Aramayo, Ricardo and Sherman, M.B. and Brownless, K. and Lurz, R. and Okorokov, A.L. and Orlova, Elena (2011) Quaternary structure of the specific p53-DNA complex reveals the mechanism of p53 mutant dominance. Nucleic Acids Research 39 (20), pp. 8960-8971. ISSN 0305-1048.
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The p53 tumour suppressor is a transcriptional activator that controls cell fate in response to various stresses. p53 can initiate cell cycle arrest, senescence and/or apoptosis via transactivation of p53 target genes, thus preventing cancer onset. Mutations that impair p53 usually occur in the core domain and negate the p53 sequence-specific DNA binding. Moreover, these mutations exhibit a dominant negative effect on the remaining wild-type p53. Here, we report the cryo electron microscopy structure of the full-length p53 tetramer bound to a DNA-encoding transcription factor response element (RE) at a resolution of 21 Å. While two core domains from both dimers of the p53 tetramer interact with DNA within the complex, the other two core domains remain available for binding another DNA site. This finding helps to explain the dominant negative effect of p53 mutants based on the fact that p53 dimers are formed co-translationally before the whole tetramer assembles; therefore, a single mutant dimer would prevent the p53 tetramer from binding DNA. The structure indicates that the Achilles’ heel of p53 is in its dimer-of-dimers organization, thus the tetramer activity can be negated by mutation in only one allele followed by tumourigenesis.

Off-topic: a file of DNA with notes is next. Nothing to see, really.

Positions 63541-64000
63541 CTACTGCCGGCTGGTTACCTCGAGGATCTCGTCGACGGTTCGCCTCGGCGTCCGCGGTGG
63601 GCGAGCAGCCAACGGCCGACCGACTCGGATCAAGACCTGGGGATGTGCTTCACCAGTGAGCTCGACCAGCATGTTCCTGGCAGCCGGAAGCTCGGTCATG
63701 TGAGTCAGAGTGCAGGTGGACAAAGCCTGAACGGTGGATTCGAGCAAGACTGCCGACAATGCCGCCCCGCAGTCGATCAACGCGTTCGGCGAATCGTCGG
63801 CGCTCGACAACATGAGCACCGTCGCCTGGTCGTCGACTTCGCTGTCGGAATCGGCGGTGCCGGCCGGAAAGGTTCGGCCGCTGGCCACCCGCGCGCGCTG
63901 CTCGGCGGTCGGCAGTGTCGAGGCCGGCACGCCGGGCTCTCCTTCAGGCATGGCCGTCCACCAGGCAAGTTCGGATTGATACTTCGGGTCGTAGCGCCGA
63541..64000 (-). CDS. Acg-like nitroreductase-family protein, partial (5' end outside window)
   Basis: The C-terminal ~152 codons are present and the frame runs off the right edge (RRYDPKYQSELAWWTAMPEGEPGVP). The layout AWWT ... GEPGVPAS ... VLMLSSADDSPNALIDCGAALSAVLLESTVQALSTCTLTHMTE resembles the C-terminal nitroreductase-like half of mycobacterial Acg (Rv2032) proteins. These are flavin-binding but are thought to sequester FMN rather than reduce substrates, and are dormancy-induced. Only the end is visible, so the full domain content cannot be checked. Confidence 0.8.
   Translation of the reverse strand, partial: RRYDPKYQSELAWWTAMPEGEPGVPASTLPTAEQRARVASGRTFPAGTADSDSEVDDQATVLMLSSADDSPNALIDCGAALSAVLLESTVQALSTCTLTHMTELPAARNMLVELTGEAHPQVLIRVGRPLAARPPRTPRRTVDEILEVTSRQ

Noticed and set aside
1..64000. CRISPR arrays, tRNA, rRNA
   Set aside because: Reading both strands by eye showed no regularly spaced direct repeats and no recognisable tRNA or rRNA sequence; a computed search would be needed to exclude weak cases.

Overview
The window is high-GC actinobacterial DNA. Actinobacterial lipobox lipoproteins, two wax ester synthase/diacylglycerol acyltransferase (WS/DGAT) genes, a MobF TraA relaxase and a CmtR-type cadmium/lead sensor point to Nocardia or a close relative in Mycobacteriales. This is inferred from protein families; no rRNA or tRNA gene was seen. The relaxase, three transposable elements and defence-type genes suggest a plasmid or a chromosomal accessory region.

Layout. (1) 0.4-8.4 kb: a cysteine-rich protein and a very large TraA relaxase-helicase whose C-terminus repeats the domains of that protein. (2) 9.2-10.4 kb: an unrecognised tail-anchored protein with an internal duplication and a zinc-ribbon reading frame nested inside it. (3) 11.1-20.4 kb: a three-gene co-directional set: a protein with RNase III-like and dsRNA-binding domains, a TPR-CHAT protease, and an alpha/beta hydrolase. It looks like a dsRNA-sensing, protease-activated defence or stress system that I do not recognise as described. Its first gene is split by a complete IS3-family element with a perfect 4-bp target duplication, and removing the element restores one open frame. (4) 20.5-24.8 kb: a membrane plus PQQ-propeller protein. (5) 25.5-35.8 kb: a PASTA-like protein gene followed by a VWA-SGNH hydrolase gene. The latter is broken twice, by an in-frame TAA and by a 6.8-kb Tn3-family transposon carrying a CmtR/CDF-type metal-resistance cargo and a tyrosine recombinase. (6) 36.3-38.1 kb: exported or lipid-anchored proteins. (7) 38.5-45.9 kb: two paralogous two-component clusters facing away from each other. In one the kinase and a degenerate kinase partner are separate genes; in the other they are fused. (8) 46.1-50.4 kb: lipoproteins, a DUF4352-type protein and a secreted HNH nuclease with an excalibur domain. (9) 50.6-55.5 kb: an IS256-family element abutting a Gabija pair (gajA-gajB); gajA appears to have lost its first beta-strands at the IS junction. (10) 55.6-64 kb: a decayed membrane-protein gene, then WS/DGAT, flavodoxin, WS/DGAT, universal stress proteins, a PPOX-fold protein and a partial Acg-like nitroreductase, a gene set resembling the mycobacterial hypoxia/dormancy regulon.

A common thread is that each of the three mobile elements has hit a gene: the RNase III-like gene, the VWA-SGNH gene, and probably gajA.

|Additional Information:||This is a pre-copy-editing, author-produced PDF of an article accepted for publication in Nucleic Acids Research following peer review. The definitive publisher-authenticated version (Nucleic Acids Research 39(20), pp.8960-8971) is available online at: http://dx.doi.org/10.1093/nar/gkr386|
|School or Research Centre:||Birkbeck Schools and Research Centres > School of Science > Biological Sciences|
|Date Deposited:||19 Apr 2012 16:54|
|Last Modified:||11 Oct 2016 12:01|
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